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Prince Harry therapy helped him to "break free" from his family and "live" – but said he didn't "make friends" in the process.
The Duke of Sussex announced the "intimate" livestream with physician and author Dr Gabor Maté earlier this week to promote his memoir, Spare, released in January of this year.
The event, hosted by publisher Penguin Random House, was set to be an "intimate conversation as they discuss living with loss and the importance of personal healing."
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Harry said he felt "a great weight off my shoulders" after leaving the Royal Family.
"A lot of families are complicated, a lot of families are dysfunctional – but for me when I was doing therapy regularly, I felt that I learned a new language," he told Dr Maté.
"This is working for me and I'm starting to go back to the point of trauma and unpack everything so I can be truly happy… but at the same time I'm feeling more and more distant from my loved ones and my family."
Harry said his therapist responded: "This is what happens for a lot of people."
Dr Maté then chimed in: "Ideally you shouldn't have to face that choice but a lot of people have to make a decision – am I going to be myself or am I going to please others."
Tickets for the one-hour event were priced from £19.12 ($33.09) including a hardcover copy of Spare, with Harry also answering questions submitted in advance by attendees.
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Harry and Dr Maté also discussed the Prince's childhood and fraught teenage and young adult years, which he discussed in his bombshell autobiography amid a flurry of controversy.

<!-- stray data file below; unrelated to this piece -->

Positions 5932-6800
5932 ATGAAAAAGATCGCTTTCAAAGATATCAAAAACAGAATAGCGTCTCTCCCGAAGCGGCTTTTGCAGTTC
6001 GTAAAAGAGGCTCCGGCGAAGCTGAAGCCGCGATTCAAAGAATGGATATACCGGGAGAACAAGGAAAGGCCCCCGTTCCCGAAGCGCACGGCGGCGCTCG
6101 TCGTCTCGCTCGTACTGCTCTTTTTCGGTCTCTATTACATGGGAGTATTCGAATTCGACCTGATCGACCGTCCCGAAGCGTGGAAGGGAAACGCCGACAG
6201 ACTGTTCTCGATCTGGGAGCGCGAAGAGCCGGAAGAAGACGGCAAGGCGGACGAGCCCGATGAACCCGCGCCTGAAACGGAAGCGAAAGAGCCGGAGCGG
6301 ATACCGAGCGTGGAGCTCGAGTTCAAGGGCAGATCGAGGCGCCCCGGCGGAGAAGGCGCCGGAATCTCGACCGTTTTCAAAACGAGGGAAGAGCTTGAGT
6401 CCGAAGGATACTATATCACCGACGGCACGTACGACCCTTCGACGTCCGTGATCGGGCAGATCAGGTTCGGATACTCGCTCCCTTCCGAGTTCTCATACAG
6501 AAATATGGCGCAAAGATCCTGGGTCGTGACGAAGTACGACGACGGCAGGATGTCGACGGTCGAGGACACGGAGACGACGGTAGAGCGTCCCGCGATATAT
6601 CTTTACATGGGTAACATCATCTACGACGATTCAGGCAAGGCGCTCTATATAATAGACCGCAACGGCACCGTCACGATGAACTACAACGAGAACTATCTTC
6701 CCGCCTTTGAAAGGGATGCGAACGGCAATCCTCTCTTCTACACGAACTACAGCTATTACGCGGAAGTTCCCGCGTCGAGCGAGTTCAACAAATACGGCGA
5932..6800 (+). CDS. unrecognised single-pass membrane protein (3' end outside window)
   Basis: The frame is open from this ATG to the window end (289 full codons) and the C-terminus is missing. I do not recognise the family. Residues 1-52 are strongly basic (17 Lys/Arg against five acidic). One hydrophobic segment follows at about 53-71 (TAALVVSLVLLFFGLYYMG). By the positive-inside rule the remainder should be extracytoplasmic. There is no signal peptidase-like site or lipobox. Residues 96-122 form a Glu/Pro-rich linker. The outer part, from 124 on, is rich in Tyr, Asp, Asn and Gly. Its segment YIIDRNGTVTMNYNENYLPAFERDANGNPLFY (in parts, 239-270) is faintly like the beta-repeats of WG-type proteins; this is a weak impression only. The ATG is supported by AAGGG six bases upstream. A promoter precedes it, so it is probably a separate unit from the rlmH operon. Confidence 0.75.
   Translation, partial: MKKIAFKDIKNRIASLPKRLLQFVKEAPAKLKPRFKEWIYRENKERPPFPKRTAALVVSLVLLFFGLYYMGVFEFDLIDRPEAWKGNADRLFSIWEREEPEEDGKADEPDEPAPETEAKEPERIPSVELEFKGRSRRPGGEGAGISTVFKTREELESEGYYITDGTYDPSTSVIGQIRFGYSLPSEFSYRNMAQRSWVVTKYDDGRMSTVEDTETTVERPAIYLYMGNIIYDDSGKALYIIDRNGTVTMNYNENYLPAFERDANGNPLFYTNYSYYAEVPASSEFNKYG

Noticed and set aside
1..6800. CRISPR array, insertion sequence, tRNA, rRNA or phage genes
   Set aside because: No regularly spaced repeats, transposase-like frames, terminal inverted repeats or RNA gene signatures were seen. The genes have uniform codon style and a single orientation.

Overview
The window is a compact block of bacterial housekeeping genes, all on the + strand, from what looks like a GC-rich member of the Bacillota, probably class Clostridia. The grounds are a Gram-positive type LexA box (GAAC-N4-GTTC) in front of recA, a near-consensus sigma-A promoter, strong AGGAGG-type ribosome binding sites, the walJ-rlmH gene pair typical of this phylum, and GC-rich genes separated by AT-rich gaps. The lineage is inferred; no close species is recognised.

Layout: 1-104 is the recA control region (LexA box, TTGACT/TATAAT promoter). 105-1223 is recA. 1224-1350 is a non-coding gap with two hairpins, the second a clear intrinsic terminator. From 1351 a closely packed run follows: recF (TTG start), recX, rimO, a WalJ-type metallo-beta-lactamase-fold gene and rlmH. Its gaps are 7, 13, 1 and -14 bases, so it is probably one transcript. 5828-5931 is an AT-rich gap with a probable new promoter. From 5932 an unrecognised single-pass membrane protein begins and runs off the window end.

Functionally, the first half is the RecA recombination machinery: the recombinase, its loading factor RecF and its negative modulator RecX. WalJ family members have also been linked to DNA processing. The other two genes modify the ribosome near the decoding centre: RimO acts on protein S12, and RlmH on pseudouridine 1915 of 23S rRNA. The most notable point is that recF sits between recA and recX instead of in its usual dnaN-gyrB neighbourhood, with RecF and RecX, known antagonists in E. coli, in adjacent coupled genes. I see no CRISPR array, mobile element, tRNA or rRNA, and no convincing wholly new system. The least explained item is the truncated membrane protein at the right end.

Spare saw the prince dish the dirt on his relatives, accusing them of intentionally leaking stories about other members of the royal household to the press.
He even alleged his brother, Prince William, had been physically violent towards him.
And it is understood the release of the book has had a devastating impact on the rest of the family, in particular King Charles.
Appearing as a guest on last week’s episode of the Pod Save The King podcast, Charles royal biographer and author Gill Knappett said: "All I can say is, he’s been hit hard, beyond hard, in fact – as any father would be.
"I just think it's a very sad private family matter that has become so public, and I'm really not sure what it was supposed to achieve."
Harry's interviewer, Hungarian-Canadian physician Dr Maté, is the author of The Myth of Normal: Trauma, Illness, and Healing in a Toxic Culture.
A controversial figure in the States, in the past he has also worked as an ayahuasca healer, using the illegal drug to help people unpack deep-rooted trauma.
However, authorities in Canada soon learned about Dr Maté's work with the psychedelic and threatened to escalate the issue if he didn't stop his work with the drug.
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